Nancy Scheper-Hughes is a professor of medical anthropology at the University of California, Berkeley, and director of Organs Watch, which has conducted field research on organ trading in 13 countries.
Q. What would you say to someone who wants to buy a kidney from a willing seller?
A. If you're willing to ask a living person to help you out of your difficulty, just know you're entering a moral gray zone. You're putting them at risk.
The kidney is not a spare part. If you talk to kidney sellers the world over, within one to five years of selling their organ, they're not doing well. It's a far more invasive surgery to take a kidney out than to put one in. Sometimes doctors must take out a rib.
Economically, nearly everyone is worse off a year after selling their kidney. One reason is that almost all of them are manual laborers - stevedores, agricultural workers, etc. When they're told they can't lift heavy objects for a month after surgery, it excludes them from work. They tend to lose their niche.
So, if you're willing to pay someone for a kidney to save your life, it should be someone with whom you have an intimate relationship - someone you'll be able to give assistance to over the long term. But don't ask that of a stranger.
Q. What's wrong with making the human body - or parts of it - into a commodity?
A. It's the sense that body and soul are connected, and selling your body is chipping away at what gives you existence.
Also, we as a society say there are some things that are not candidates for commodification. Even if people are willing to be sex slaves, for instance, we say they can't be. We rightly have constitutional protections for people so needy that they think the best option is to sell themselves.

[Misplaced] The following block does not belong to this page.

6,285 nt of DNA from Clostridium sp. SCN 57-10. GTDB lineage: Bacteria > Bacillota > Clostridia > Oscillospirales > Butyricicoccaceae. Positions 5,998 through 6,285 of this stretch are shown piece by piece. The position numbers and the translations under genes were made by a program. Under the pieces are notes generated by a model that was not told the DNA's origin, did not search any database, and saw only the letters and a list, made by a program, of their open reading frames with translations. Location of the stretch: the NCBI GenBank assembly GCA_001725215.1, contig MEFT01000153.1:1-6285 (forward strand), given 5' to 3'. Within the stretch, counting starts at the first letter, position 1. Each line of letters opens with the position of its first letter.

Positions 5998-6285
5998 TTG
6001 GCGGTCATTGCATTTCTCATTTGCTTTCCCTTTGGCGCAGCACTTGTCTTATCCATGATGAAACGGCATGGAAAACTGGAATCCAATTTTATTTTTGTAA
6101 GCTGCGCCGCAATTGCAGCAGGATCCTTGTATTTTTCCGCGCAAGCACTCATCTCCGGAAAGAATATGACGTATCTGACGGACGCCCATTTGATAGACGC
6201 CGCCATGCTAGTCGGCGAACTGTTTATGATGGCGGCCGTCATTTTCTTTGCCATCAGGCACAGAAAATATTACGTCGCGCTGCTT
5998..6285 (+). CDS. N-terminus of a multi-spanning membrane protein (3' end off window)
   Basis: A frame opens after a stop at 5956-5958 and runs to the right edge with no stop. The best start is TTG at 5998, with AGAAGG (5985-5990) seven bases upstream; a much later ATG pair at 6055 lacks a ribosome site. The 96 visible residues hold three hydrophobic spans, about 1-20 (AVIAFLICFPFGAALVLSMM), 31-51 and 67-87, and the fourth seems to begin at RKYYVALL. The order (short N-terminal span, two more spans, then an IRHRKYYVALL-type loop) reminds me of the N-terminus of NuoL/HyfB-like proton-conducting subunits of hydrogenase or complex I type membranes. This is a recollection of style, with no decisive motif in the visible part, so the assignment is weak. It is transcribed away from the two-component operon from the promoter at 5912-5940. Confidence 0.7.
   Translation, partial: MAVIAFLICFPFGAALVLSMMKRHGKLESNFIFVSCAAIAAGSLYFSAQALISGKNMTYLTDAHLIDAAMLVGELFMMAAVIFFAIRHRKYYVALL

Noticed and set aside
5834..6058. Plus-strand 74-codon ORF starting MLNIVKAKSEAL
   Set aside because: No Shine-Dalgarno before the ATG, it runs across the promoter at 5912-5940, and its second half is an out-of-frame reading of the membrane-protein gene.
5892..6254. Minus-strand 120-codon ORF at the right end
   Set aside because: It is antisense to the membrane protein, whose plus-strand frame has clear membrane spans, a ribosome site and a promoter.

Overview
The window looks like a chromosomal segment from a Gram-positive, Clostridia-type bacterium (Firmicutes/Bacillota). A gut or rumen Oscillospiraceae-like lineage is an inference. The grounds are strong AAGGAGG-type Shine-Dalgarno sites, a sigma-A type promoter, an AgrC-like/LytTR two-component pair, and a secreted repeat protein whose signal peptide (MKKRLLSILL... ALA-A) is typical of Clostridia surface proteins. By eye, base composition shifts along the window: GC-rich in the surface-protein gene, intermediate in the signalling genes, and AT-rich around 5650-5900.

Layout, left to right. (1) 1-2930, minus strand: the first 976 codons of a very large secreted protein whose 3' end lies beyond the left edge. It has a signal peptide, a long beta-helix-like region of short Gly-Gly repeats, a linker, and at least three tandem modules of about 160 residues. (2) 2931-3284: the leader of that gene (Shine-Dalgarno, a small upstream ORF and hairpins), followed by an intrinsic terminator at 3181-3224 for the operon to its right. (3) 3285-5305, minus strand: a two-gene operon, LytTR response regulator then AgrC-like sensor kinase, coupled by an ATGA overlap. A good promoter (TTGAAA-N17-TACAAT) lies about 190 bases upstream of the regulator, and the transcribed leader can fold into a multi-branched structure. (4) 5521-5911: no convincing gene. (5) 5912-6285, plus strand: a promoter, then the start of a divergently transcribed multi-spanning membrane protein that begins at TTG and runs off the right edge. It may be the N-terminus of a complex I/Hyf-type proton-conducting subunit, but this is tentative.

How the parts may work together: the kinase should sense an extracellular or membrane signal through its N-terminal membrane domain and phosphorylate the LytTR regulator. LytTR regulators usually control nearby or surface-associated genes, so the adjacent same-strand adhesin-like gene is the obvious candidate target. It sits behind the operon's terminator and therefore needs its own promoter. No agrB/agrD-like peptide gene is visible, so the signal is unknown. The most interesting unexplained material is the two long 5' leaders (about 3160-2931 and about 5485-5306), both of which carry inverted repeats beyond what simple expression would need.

Also, commodification of body parts necessarily involves corruption of the medical profession, with doctors intentionally harming one population, normally the poor, and turning them into bags of spare parts.
Q. Some countries are moving toward regulated organ markets. Is there a way to do this and still protect all involved?
A. No. An organ market will necessarily exploit the desperation of both buyers and sellers. But if the world is determined to do this, we would need several things, including a "donors' bill of rights" and a national registry of living donors, which would involve a committee to authorize each donation. Also, you cannot leave it to hospitals to decide if a donor is acting freely and without the coercion of debt or extreme need. There should be an independent donor advocate - someone who has nothing to do with the medical or financial elements of the transplant. Finally, if you're going to plunge into the bodies of the healthy, they need medical coverage for anything related to that kidney sale - and they need it for life.